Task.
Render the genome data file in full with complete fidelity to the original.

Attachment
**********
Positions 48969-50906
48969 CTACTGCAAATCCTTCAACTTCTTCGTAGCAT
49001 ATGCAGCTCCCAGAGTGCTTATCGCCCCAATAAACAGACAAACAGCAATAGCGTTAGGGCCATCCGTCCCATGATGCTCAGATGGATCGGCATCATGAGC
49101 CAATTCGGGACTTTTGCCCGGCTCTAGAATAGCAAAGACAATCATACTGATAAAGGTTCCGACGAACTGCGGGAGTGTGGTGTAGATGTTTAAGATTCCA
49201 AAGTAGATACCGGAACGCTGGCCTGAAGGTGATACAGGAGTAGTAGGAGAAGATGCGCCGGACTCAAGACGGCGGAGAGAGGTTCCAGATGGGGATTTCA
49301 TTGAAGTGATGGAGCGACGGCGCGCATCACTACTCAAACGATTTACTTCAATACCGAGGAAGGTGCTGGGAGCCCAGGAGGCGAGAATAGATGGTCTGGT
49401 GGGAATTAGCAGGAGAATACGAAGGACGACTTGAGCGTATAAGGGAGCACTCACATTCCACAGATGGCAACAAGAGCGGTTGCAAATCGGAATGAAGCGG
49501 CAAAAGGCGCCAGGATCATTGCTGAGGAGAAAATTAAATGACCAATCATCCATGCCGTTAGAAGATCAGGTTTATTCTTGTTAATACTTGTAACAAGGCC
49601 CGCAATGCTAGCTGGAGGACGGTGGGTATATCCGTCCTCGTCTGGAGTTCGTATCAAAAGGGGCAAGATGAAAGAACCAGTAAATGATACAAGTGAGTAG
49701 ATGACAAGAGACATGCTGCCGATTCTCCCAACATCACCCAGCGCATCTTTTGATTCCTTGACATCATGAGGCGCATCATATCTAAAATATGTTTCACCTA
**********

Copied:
Positions 48969-50906
48969 CTACTGCAAATCCTTCAACTTCTTCGTAGCAT
49001 ATGCAGCTCCCAGAGTGCTTATCGCCCCAATAAACAGACAAACAGCAATAGCGTTAGGGCCATCCGTCCCATGATGCTCAGATGGATCGGCATCATGAGC
49101 CAATTCGGGACTTTTGCCCGGCTCTAGAATAGCAAAGACAATCATACTGATAAAGGTTCCGACGAACTGCGGGAGTGTGGTGTAGATGTTTAAGATTCCA
49201 AAGTAGATACCGGAACGCTGGCCTGAAGGTGATACAGGAGTAGTAGGAGAAGATGCGCCGGACTCAAGACGGCGGAGAGAGGTTCCAGATGGGGATTTCA
49301 TTGAAGTGATGGAGCGACGGCGCGCATCACTACTCAAACGATTTACTTCAATACCGAGGAAGGTGCTGGGAGCCCAGGAGGCGAGAATAGATGGTCTGGT
49401 GGGAATTAGCAGGAGAATACGAAGGACGACTTGAGCGTATAAGGGAGCACTCACATTCCACAGATGGCAACAAGAGCGGTTGCAAATCGGAATGAAGCGG
49501 CAAAAGGCGCCAGGATCATTGCTGAGGAGAAAATTAAATGACCAATCATCCATGCCGTTAGAAGATCAGGTTTATTCTTGTTAATACTTGTAACAAGGCC
49601 CGCAATGCTAGCTGGAGGACGGTGGGTATATCCGTCCTCGTCTGGAGTTCGTATCAAAAGGGGCAAGATGAAAGAACCAGTAAATGATACAAGTGAGTAG
49701 ATGACAAGAGACATGCTGCCGATTCTCCCAACATCACCCAGCGCATCTTTTGATTCCTTGACATCATGAGGCGCATCATATCTAAAATATGTTTCACCTA